That makes perfect sense, so why am I using multiples of 10 and not 12?.....
Because decimal units of measurement are much more natural for people who use the base 10 numeral system. One day Americans will realize that and do away with gallons/quarts (4:1), pounds/ounces (16:1) and miles/feet (5280:1, wtf?).

Oh, and get rid of degrees Fahrenheit while you are at it. And today is 2014-03-03, not "03/03/14". And the time is 02:48, not "2:48 AM".
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  #8  
Old 03-03-2014, 06:31 AM
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///M-ratedE90 ///M-ratedE90 is offline
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Quote:
Originally Posted by Bigrob126 View Post
This seems like it should be easy, but I'm getting 2 different answers...so I am asking. Our oil drain plug requires 18 foot lbs of torque. My foot lb torque wrench is too long to maneuver, so I use my shorter inch lb wrench. I would think that inch pounds would be 10 times what foot lbs would be. Hence 18 foot lbs should convert to 180 inch lbs....and some websites agree with what I am saying. But some websites say that's not the case. One site says 18 foot lbs converts to 216 inch lbs. so which one is correct?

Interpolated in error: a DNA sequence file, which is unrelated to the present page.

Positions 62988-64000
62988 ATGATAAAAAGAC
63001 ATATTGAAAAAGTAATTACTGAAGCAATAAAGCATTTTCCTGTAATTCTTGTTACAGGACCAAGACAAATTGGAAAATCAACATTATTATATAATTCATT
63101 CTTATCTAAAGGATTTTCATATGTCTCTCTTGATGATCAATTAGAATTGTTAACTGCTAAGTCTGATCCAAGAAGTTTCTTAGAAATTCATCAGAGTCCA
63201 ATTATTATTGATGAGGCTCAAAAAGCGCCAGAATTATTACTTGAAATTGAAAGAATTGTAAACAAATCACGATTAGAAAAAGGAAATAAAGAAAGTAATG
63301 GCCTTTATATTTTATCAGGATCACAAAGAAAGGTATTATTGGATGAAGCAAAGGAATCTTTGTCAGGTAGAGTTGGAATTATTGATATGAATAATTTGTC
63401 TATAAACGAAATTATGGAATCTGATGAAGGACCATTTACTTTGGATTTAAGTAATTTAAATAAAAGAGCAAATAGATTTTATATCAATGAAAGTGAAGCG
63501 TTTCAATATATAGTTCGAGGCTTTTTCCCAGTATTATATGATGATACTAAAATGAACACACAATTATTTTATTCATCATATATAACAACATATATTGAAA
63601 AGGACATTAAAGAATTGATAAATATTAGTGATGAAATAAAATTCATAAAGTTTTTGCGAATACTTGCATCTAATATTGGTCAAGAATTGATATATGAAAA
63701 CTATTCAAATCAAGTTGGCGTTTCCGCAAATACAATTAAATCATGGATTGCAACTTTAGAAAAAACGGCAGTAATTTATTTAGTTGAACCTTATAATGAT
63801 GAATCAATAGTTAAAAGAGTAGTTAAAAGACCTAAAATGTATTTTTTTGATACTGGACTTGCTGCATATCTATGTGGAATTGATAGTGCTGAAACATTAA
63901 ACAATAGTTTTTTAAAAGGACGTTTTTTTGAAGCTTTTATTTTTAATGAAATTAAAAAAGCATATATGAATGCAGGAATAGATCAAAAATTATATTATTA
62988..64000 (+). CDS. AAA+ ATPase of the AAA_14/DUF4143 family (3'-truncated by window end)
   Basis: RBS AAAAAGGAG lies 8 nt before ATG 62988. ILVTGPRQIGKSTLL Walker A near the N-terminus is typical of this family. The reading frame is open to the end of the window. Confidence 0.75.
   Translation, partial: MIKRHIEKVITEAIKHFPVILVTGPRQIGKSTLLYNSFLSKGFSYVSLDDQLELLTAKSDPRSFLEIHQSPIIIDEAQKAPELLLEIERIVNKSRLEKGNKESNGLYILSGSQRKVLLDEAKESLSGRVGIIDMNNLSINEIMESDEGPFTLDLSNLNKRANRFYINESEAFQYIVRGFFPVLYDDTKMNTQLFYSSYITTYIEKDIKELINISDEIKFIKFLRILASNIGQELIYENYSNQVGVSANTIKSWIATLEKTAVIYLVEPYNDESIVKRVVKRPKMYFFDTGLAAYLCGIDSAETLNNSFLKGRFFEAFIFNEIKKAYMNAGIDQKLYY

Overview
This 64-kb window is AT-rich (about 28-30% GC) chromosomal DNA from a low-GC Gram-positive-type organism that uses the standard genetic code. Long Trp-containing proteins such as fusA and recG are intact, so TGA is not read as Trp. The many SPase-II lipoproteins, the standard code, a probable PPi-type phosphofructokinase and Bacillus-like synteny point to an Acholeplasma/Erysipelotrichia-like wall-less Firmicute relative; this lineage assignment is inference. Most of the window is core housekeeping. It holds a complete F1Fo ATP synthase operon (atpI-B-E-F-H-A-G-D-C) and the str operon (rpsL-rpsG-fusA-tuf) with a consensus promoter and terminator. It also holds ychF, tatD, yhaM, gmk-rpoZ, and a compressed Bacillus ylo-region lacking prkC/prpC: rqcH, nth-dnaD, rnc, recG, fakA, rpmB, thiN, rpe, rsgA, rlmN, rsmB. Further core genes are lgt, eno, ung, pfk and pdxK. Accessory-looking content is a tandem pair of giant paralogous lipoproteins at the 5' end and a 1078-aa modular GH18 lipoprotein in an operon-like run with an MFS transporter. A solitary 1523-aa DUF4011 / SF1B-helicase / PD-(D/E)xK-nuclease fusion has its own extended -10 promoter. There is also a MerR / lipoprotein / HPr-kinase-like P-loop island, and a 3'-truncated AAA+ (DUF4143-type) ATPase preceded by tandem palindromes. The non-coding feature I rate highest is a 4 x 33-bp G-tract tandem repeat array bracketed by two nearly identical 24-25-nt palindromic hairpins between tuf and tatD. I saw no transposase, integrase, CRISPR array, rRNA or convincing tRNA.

The other way of doing it, according to a well known garage manager that frequents the boards is "finger torque", "wrist torque", "elbow torque" and "shoulder torque" depending on which muscles are engaged in the twisting...18 lb.ft is "finger torque". The torque wrench scale with the amount of touch you need. It is about 20ft.lb per joint closer to your shoulder.

[However, don't blame me if your sump plug falls out, drains all the oil and the engine seizes ]

[This should get the board juices flowing for a while]
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Last edited by ///M-ratedE90; 03-03-2014 at 06:33 AM.
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  #9  
Old 03-03-2014, 06:37 AM
CitizenOfDreams CitizenOfDreams is offline
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Originally Posted by ///M-ratedE90 View Post
The other way of doing it, according to a well known garage manager that frequents the boards is "finger torque", "wrist torque", "elbow torque" and "shoulder torque" depending on which muscles are engaged in the twisting...
The most common method is "torque it till it strips, then back off quarter turn".
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  #10  
Old 03-03-2014, 06:57 AM
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Chris90 Chris90 is offline
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Quote:
Originally Posted by Bigrob126 View Post
This seems like it should be easy, but I'm getting 2 different answers...so I am asking. Our oil drain plug requires 18 foot lbs of torque. My foot lb torque wrench is too long to maneuver, so I use my shorter inch lb wrench. I would think that inch pounds would be 10 times what foot lbs would be. Hence 18 foot lbs should convert to 180 inch lbs....and some websites agree with what I am saying. But some websites say that's not the case. One site says 18 foot lbs converts to 216 inch lbs. so which one is correct?
You're a UNLV graduate I take it?
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  #11  
Old 03-03-2014, 07:14 AM